This intemperate language manages to be patronising, arrogant, high-handed, self-righteous, rude and condescending all at the same time. Presumably, appearing, as it does, on the Cathedral’s website, the statement is issued on behalf of the Dean and Chapter. It is evident that the Rev’d Giles Fraser is something of a loose canon.
But, on the matter of “talking complete nonsense”, this is the man who massacres Scripture; despises the “ego” of heterosexual weddings while lauding gay marriage; berates conservative Anglicans as “homophobes” and “extremists”; equates “Islamophobia” with racism; does not believe in the immortality of the soul; rejects the salvific notion that Jesus was sacrificed for our sin…

So, when it comes to “talking complete nonsense”, perhaps the Canon Chancellor of St Paul’s Cathedral might express a little Christian humility, patience, kindness and love. Perhaps he might understand that there are Christians outside of his narrow cloisters who hold beliefs just as sincerely as he holds his. He may be privileged to preach his liberal socialist gospel from the pulpit of St Paul’s. But others of us are restricted to our blogs.

So I ask again: what will it actually matter, even to Anglicans in the Diocese of London, if St Paul’s is closed, even over Christmas? Its clergy don’t even believe, necessarily (though perhaps one or two of them do, who knows?), that with the birth of Jesus, God became man for the redemption of all mankind. Perhaps a few hundred people will miss some beautifully sung Christmas services (the choral tradition of St Paul’s is intact, even if the Christian gospel isn’t entirely). But that apart, what is St Paul’s, today, actually for? The question remains.

  • Ew Der

    Since They Aren’t Using The Church And They Don’t Believe In Celebrating The Lords Birth, Why Don’t They Give It To The Local ROMAN Catholics Instead ?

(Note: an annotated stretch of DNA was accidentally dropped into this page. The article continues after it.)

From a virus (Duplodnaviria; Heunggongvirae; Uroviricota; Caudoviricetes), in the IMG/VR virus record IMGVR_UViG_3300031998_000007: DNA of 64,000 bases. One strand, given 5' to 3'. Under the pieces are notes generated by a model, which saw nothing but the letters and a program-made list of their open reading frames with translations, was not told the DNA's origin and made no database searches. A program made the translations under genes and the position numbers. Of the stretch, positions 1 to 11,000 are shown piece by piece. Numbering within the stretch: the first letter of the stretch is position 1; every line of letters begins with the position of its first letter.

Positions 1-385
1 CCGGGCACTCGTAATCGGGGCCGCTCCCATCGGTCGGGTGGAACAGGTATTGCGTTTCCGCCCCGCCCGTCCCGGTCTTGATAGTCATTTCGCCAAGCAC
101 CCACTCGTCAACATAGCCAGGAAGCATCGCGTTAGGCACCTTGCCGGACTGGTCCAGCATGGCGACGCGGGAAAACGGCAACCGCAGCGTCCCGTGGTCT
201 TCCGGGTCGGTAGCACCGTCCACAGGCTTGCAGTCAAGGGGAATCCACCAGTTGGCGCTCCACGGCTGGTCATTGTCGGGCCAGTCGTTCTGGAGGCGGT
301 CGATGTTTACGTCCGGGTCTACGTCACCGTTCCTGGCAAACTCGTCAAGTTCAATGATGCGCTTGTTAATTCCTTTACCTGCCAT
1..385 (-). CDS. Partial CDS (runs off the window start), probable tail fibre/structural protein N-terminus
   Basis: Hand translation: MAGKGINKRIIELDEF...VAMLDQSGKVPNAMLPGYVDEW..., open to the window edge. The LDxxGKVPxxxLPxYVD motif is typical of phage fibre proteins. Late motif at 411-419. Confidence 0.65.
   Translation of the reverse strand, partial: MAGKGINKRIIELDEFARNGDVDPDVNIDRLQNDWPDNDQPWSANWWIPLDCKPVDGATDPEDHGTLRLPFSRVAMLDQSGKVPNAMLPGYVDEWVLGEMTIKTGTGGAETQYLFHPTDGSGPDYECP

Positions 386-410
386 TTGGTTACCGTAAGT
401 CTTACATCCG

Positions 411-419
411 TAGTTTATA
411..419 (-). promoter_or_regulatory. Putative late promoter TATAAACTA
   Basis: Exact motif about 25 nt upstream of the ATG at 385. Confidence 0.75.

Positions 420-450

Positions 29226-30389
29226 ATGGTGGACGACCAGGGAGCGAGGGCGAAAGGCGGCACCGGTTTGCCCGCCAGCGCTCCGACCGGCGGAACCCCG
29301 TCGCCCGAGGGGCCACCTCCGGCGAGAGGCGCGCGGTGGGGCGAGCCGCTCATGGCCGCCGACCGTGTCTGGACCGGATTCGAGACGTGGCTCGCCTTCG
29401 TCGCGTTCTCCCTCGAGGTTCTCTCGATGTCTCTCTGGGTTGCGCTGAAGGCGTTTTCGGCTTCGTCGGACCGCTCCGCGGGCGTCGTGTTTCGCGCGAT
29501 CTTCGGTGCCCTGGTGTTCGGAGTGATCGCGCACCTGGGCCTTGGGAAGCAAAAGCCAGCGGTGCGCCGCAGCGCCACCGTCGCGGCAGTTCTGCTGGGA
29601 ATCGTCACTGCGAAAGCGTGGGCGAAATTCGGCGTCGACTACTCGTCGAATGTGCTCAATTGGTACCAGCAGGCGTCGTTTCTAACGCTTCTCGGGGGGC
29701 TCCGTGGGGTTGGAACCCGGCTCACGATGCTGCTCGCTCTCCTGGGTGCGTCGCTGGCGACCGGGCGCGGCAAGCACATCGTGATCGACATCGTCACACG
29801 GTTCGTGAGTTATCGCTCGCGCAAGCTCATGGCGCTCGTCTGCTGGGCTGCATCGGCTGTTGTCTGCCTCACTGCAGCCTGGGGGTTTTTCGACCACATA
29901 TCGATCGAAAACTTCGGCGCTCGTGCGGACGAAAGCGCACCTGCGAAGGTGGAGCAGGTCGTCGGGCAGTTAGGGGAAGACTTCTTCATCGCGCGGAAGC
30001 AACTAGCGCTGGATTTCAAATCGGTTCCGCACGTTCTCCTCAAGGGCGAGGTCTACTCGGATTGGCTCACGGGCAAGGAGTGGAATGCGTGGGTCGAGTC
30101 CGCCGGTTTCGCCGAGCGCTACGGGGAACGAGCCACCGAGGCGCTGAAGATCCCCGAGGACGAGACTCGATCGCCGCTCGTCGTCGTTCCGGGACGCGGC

• Joe

    It might be pertinent to ask the Canon Chancellor if he had seen the H&S report before pronouncing so vigorously.

  • Anonymous

    As +Vin’s being pretty forward at being backward when it comes to provision of a Church and central HQ for the Ordinariate…

    …and the only reason there continues to be health and safety issues if they re-open the doors on the other side of the Cathedral – is the extensive extra cost of security and crowd-control manpower…

    How about letting the Ordinariate borrow it? Even hire it? I’m sure they’d find enough willing volunteers to do everything the police & H&S exec. want within the Cathedral for nothing…

    or would Dicky Chartres have kittens? closely followed by +Vin?

  • Anonymous

    A typical piece from a snotty convert.

    Riddled with ignorance and slander.

  • Chatto

    I misread “the protestors will undoubtedly be gratified” the first time around – what I saw was “the protestors will undoubtedly be graffitied.” I took me a few moments to get my head around it because my misreading made some sort of sense to me…

  • Katrina

    If the protesters stay long enough and get the market price down a bit perhaps we could all club together and buy it for the ordinariate????

  • Anonymous

    It is a very good point that William Oddie makes but, then again the same could be said about most Anglican churches. The one things that sets Catholic churches apart from Anglican churches is that fact that if you enter a Catholic church during the day you may very well see someone at prayer. However, in the last twenty years of visiting any Anglican church I have never seen anyone at prayer yet.  Now, I know we have the blessed sacrament so we have more reason to visit. However, you would think that there would be some prayerful Anglicans bothering to set foot in their church to pray during the day.

    The fact that their own churches are empty (or tourist attractions) show the general mentality in general. I often wonder if it is seen as ‘a bit embarrassing’ for the average Anglican to be seen at prayer in a public place.

    Having said this I am well aware that the real Anglican stalwarts are often seen at evensong, and who could blame them.

    My stomping ground is Louth, Lincolnshire and when visiting the magnificent St James Church the epicenter of the Lincolnshire Rising (and the Pilgrimage of Grace) and spiritual home of Captain Cobbler it always saddens me that this important church is seen purely as a place of worship on a Sunday and then after that primarily a tourist attraction.

    When I get time I pop in during the week and have never seen anyone yet at prayer in the ‘designated prayer space’ (sad that a church has a designated prayer space when the whole place should be for that purpose).

    This Catholic is not embarrassed to be found saying the Prayer for England and maybe a ‘dedication of England to the Mother of God’ in this historic, empty, Anglican, tourist attraction.

  • FrFrancis